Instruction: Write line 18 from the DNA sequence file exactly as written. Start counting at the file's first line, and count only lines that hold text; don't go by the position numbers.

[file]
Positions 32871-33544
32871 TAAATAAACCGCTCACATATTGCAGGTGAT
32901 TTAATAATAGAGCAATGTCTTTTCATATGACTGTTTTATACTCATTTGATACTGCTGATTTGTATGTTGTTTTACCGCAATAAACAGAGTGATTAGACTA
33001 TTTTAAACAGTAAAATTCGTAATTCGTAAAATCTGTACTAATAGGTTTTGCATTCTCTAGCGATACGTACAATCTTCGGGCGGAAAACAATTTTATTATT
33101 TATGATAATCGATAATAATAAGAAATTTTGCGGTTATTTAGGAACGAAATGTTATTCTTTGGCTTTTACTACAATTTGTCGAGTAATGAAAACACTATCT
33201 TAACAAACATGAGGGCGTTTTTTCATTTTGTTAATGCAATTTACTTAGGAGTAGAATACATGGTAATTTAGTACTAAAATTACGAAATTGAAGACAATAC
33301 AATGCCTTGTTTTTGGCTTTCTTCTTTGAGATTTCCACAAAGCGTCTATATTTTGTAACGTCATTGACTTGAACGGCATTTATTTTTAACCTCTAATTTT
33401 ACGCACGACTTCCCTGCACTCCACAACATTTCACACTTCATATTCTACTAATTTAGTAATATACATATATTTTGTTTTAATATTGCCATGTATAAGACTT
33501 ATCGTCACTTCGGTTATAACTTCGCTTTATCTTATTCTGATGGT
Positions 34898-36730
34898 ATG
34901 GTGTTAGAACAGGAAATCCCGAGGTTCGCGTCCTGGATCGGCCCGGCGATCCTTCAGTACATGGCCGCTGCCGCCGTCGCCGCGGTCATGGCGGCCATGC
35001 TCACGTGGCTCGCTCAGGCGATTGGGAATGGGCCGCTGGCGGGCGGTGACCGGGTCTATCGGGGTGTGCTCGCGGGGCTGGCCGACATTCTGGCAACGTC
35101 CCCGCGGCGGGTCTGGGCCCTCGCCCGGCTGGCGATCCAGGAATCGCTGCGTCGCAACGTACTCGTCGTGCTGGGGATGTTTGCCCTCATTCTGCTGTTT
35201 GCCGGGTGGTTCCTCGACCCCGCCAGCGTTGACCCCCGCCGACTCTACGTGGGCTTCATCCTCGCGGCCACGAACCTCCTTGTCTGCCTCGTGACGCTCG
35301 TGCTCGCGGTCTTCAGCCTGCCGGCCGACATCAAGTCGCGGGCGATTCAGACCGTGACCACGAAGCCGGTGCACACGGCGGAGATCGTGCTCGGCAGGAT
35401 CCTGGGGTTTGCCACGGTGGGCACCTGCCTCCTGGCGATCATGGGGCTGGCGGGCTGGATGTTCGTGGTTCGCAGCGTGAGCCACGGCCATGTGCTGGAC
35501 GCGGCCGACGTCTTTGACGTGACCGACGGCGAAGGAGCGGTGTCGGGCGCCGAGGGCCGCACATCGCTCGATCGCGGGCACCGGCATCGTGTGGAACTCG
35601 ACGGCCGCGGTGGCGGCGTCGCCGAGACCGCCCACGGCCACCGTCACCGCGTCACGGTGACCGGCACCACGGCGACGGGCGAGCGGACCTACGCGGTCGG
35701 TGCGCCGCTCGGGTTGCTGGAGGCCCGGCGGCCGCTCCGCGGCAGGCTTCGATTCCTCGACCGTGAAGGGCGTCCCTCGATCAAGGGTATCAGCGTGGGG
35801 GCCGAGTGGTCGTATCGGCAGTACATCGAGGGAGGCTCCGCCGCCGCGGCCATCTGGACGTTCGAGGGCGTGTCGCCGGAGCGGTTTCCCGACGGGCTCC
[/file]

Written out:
35501 GCGGCCGACGTCTTTGACGTGACCGACGGCGAAGGAGCGGTGTCGGGCGCCGAGGGCCGCACATCGCTCGATCGCGGGCACCGGCATCGTGTGGAACTCG